I flew to Kraków, Poland, on Saturday night and visited Auschwitz with Elon Musk on Monday.
Auschwitz is an insane experience. For those who have seen images of the Holocaust, seeing the actual structures where mass death was brought upon the Jewish people, as well as Roma homosexuals and Russian soldiers, is an astonishing demonstration of the darkness that is present and possible inside the human soul.
For those who have not visited, it is worth the visit because I think that we tend to live very easy lives — thank God, in the West and in the modern era — and we tend to look around us and see people who are generally good, people who generally believe in non-evil things.
Then you go to a place like Auschwitz and realize it actually is not all that unthinkable for the unthinkable to happen.
I had the privilege when I was younger of helping to write the memoirs of a Holocaust survivor who’d actually gone through Auschwitz-Birkenau. And the stories obviously are horrifying.
I think there are many important points to be gained from walking through Auschwitz-Birkenau. The first is to realize that people can be made to believe nearly anything. And this holds true on the side of both the evil people and the people who are victimized by those who are evil.
One of the things you see when you walk through Auschwitz itself, the actual complex, is a room that’s just filled with suitcases. Every person who brought a suitcase to Auschwitz thought they were going to end up unpacking that suitcase step by step. European Jewry thought that whatever was next couldn’t be what it turned out to be, all the way until the final step into the gas chambers. So when we criticize people for not having fought back, at what point were they supposed to believe the unthinkable was now thinkable? Because the unthinkable is unthinkable until precisely the moment that it becomes real.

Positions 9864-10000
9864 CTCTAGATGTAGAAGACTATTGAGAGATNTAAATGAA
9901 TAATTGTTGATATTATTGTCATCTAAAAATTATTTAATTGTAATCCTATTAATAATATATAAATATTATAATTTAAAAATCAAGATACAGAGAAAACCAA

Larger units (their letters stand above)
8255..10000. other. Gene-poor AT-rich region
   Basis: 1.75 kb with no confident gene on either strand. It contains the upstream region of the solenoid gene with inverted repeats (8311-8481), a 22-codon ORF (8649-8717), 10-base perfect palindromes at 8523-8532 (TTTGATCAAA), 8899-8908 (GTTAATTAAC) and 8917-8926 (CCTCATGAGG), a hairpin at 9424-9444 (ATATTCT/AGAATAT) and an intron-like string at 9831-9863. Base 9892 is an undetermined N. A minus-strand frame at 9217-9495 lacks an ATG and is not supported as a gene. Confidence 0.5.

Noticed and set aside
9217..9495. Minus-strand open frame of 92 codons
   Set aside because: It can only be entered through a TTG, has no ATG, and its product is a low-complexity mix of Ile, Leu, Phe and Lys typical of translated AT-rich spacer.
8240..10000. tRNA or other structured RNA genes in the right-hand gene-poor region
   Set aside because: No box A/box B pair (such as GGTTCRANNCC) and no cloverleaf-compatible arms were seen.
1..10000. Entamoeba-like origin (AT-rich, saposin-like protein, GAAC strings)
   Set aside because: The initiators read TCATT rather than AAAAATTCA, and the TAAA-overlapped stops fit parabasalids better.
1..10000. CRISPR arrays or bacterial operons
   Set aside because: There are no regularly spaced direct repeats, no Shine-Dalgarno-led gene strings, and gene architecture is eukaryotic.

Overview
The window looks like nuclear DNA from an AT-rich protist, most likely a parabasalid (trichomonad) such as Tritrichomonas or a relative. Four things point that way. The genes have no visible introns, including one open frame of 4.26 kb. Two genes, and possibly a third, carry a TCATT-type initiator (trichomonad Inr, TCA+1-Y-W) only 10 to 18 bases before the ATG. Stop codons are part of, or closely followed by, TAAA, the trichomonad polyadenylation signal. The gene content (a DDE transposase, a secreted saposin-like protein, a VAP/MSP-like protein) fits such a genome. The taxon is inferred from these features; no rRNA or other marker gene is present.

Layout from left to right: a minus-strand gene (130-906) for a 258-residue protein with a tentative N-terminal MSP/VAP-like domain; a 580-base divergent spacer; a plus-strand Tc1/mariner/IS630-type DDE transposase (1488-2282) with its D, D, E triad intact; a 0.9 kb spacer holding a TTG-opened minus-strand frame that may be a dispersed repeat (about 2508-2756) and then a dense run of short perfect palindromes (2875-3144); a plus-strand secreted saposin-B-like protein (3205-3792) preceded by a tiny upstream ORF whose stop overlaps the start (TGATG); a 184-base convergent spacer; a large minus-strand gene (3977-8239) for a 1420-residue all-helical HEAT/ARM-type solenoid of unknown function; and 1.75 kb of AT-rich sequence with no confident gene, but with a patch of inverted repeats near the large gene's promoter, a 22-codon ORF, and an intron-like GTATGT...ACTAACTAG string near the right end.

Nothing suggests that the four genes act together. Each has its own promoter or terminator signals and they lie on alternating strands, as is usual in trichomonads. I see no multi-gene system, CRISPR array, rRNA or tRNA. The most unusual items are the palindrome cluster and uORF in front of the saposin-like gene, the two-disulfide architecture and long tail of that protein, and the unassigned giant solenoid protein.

There is very little limit to the evil that can be created in the human heart. That evil can only be masked by ideology. Ideology absolutely matters. It absolutely matters.
To truly understand what happened in Auschwitz-Birkenau, you have to understand German and European history. You have to understand European anti-Semitism. The first and most fundamental thing to understand about anti-Semitism in the modern era is that it is a conspiracy theory about power. When you read the writings of Hitler and those who preceded Hitler by 50, 60, and 70 years — anti-Semitic writings — what you see is that there’s a conspiracy theory about Jews.
These conspiracy theories assert the powerful in every industry are Jewish, that they are part of an evil conspiracy, and that the only reason they gain power is through some sort of perverse machination, and they, therefore, must be extricated; they must be destroyed. The theory of power suggested they were the exploiters, they had rigged the system on their own behalf, and, therefore, they had to be destroyed.
And that ideology, a self-justifying ideology whereby the people you’re about to kill are actually the true victimizers, breeds the victimization of Jews and is very much alive and well and with us today.